Your SlideShare is downloading. ×
Introduction to Dyslexia
Upcoming SlideShare
Loading in...5
×

Thanks for flagging this SlideShare!

Oops! An error has occurred.

×

Saving this for later?

Get the SlideShare app to save on your phone or tablet. Read anywhere, anytime - even offline.

Text the download link to your phone

Standard text messaging rates apply

Introduction to Dyslexia

10,024
views

Published on

Published in: Education, Health & Medicine

1 Comment
8 Likes
Statistics
Notes
No Downloads
Views
Total Views
10,024
On Slideshare
0
From Embeds
0
Number of Embeds
2
Actions
Shares
0
Downloads
431
Comments
1
Likes
8
Embeds 0
No embeds

Report content
Flagged as inappropriate Flag as inappropriate
Flag as inappropriate

Select your reason for flagging this presentation as inappropriate.

Cancel
No notes for slide
  • This is the overview of the content.
  • Transcript

    • 1. Overview
      • Introduction
      • What’s Dyslexia
      • Strengths and weaknesses
      • Simulation Test
      • Role and Responsibilities of the SNO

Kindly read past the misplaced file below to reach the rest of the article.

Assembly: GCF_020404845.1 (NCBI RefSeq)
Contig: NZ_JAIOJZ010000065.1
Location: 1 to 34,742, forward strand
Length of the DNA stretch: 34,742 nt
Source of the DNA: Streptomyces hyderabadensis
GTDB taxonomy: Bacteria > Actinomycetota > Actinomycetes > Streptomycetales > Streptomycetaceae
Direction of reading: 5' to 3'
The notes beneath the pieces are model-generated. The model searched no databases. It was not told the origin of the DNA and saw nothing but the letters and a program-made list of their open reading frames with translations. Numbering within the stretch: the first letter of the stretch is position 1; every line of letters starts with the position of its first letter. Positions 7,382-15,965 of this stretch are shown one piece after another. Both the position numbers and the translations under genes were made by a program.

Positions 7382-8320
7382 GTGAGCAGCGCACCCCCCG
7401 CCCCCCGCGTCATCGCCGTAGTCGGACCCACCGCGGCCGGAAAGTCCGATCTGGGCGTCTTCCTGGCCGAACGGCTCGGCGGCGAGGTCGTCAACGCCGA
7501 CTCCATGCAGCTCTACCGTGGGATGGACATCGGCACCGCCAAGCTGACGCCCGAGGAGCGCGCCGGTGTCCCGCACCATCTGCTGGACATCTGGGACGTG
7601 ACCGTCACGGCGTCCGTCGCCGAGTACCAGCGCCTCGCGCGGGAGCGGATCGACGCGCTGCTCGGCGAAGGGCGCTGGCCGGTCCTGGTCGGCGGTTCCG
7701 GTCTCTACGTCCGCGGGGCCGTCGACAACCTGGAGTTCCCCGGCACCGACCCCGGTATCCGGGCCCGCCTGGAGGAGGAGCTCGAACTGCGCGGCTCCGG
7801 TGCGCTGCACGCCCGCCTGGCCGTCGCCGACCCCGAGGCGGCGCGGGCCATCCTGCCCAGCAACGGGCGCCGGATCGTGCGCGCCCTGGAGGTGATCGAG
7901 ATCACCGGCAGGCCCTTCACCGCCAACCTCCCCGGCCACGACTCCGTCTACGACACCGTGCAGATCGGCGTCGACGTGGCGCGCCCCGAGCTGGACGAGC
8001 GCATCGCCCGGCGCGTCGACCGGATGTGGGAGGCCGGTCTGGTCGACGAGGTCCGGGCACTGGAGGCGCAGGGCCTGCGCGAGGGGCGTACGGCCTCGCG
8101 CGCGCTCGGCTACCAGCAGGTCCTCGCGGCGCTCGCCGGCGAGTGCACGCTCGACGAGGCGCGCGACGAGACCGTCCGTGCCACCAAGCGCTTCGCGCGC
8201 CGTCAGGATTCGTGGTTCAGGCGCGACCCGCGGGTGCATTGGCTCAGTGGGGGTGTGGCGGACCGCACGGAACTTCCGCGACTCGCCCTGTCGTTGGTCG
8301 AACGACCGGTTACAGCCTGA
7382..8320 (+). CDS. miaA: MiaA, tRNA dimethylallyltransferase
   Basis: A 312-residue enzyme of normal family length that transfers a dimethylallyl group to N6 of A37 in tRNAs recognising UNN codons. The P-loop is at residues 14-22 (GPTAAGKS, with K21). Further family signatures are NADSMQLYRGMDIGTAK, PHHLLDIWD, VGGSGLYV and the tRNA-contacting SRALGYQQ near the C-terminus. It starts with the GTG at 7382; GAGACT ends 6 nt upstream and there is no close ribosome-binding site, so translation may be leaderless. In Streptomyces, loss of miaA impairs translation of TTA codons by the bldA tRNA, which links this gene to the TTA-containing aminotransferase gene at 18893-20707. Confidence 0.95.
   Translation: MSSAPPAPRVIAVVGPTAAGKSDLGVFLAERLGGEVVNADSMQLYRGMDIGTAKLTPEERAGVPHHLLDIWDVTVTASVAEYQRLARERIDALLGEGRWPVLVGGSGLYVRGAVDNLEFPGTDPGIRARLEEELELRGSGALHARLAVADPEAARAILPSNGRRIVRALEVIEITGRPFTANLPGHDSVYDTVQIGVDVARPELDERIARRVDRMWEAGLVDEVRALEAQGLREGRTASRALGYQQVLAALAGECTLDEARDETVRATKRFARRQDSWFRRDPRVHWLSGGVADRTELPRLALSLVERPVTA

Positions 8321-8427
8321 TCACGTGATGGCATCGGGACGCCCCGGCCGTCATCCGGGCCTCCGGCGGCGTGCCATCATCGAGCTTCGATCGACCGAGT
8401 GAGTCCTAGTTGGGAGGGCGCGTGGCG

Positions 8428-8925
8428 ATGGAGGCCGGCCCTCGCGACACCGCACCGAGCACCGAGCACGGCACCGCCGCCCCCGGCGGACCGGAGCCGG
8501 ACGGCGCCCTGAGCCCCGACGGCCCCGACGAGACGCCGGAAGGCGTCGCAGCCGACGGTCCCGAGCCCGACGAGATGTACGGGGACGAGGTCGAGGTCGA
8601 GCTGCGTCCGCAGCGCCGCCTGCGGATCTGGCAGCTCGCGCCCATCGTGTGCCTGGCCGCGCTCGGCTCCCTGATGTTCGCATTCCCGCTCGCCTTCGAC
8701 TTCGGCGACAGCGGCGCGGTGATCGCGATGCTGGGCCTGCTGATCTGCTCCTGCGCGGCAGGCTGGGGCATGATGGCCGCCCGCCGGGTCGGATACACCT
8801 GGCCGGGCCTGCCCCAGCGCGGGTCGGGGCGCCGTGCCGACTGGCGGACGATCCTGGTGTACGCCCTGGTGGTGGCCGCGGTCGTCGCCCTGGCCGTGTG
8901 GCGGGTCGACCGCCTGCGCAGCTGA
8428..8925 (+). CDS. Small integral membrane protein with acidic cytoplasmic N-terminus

• Teaching Suggestions
      • Successful Dyslexics
    • 2. An Introduction to Dyslexia
      • Greek term
      • It means difficulty( dys ) with words ( lexis )
      • Also known as Specific Developmental Dyslexia
    • 3. What’s Dyslexia?
      • A neurological- based specific learning difficulty that is characterised by difficulties in one or more of reading, writing and spelling.
      • Accompanying weaknesses may be identified in areas of language acquisition, phonological processing, working memory, and sequencing .
      • Occur in learners with normal intelligence .
    • 4. What Causes Dyslexia?
      • Many theories but no consensus on the exact cause
      • Research confirms that it can run in the family
      • More common in males than females (4:1)
    • 5. Areas of Weaknesses
      • Language Acquisition
      • There is evidence to suggest that dyslexics have difficulty learning additional languages.